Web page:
His younger brother George (on the right in the photograph) married Eddy's fianceé Mary and when his father, the Prince of Wales became king, George became second in line to the throne.
George's father died in 1910 and George became King George Vl. He and Mary had six children. The eldest was Edward who, when he became king abdicated for the love of Wallis Simpson - and George who became George Vl and was the father of the present queen.
Well, there had to be one. Unusually though, this conspiracy theory was developed many years after Eddy's death - in the nineteen sixties.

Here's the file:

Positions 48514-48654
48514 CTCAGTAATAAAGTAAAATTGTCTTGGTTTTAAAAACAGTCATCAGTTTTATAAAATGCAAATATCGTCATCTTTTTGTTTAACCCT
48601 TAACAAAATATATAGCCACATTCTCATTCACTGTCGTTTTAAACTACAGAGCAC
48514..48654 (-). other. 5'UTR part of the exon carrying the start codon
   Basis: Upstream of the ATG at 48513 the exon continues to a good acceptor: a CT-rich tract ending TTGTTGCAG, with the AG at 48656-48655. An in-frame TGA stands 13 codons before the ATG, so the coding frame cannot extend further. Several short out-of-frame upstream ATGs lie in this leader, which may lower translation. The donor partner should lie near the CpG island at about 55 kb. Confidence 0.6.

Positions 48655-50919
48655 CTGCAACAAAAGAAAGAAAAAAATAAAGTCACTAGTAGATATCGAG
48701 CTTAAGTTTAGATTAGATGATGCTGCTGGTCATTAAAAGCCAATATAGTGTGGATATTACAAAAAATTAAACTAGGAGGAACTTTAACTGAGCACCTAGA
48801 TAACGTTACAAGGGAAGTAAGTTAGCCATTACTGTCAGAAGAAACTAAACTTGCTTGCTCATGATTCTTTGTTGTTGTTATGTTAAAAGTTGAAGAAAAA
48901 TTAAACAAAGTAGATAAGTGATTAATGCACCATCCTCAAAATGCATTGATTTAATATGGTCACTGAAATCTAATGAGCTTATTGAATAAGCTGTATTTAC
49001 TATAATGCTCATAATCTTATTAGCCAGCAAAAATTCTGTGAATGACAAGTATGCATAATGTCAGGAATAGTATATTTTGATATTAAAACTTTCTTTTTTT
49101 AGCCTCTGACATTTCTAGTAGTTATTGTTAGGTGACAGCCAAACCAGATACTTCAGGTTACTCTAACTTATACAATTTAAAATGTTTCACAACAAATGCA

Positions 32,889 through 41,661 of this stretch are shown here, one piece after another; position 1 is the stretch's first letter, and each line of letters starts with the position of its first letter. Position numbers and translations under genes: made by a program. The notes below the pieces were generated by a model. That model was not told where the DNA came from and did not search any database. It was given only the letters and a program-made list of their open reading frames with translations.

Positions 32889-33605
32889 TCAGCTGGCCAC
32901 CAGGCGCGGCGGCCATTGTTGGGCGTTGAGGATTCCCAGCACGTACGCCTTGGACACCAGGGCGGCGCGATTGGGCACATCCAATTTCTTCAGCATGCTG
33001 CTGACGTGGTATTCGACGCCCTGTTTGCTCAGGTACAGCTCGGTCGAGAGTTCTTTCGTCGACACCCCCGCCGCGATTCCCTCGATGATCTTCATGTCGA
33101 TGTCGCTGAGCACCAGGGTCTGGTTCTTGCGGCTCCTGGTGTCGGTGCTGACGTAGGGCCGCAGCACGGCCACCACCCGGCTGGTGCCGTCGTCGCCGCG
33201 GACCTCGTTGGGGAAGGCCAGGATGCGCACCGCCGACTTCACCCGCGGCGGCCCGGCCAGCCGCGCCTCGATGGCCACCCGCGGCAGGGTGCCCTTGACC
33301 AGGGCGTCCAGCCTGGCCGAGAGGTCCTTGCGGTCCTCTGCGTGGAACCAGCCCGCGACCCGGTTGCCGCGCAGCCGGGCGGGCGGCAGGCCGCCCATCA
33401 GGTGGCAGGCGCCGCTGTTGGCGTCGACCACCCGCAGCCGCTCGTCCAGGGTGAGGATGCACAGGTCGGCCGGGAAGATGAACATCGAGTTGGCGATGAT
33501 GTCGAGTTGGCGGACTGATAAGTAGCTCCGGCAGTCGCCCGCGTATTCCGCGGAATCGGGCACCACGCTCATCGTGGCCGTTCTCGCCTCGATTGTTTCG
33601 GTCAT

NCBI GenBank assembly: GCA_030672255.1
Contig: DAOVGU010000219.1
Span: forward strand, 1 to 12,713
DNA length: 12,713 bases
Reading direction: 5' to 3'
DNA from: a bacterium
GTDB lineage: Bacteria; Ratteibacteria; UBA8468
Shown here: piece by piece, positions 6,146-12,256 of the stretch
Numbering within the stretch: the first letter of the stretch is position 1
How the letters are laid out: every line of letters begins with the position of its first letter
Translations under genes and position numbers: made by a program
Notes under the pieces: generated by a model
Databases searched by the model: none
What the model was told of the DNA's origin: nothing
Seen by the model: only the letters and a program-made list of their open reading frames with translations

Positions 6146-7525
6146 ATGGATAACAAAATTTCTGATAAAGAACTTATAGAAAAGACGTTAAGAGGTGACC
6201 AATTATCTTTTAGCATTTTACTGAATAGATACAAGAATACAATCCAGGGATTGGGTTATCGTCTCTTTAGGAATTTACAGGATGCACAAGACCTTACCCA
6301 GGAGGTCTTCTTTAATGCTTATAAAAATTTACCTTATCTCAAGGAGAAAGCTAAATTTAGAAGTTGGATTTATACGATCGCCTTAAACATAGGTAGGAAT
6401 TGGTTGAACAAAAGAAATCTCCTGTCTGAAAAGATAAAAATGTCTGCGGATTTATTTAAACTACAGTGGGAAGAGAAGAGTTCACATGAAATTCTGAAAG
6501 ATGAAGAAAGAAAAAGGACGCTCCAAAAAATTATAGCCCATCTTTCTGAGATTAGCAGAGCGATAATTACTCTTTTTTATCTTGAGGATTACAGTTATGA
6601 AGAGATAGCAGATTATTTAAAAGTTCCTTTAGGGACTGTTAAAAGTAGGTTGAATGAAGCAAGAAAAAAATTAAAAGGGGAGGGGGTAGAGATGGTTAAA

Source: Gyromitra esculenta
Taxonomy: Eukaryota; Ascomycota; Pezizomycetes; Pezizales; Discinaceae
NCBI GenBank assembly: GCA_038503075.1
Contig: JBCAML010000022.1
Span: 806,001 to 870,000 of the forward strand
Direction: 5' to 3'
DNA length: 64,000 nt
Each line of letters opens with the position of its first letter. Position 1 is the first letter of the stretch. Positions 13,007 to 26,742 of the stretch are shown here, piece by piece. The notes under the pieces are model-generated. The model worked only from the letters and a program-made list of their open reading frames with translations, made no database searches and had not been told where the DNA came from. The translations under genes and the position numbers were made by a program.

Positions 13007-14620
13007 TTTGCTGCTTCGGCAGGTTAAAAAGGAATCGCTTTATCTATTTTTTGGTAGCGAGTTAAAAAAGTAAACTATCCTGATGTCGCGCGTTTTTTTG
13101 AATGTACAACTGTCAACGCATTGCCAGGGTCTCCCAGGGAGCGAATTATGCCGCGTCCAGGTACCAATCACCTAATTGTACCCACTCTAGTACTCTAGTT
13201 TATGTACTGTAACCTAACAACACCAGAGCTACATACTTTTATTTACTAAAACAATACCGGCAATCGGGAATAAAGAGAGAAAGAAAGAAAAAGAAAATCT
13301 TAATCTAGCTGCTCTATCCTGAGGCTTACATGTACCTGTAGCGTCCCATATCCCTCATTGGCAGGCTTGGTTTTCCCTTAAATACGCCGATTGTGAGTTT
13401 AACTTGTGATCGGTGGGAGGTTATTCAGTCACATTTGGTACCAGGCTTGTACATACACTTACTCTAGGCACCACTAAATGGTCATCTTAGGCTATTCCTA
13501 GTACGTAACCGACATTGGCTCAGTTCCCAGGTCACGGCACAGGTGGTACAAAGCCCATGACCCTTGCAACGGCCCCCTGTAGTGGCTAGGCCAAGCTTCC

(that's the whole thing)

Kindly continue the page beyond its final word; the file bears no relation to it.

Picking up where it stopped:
Almost everyone has heard about the Victorian Whitechapel murders. The murderer was never found but was referred to as Jack the Ripper. There were many theories about who he was but because of the precise nature of the victims' mutilation, it was suggested that the murderer had surgical knowledge.
In the 1960s, a sensationalist theory developed that in fact, Eddy had been Jack the Ripper.
The 'evidence'? Simply that because of his hunting activities during his early life, the prince had ample opportunity to study animals' organs being removed. Yep, that's the 'evidence'.
Yet the story took hold and there are many people today who will say that the murderer was a member of the royal family.
The Victorian era is largely misunderstood. Many people believe that it was a time of strict morality. The fact is that Queen Victoria and her husband Albert deliberately set out to to create a moral and respectable morality, hoping this would clean up the entire country.
© 2014 Jackie Jackson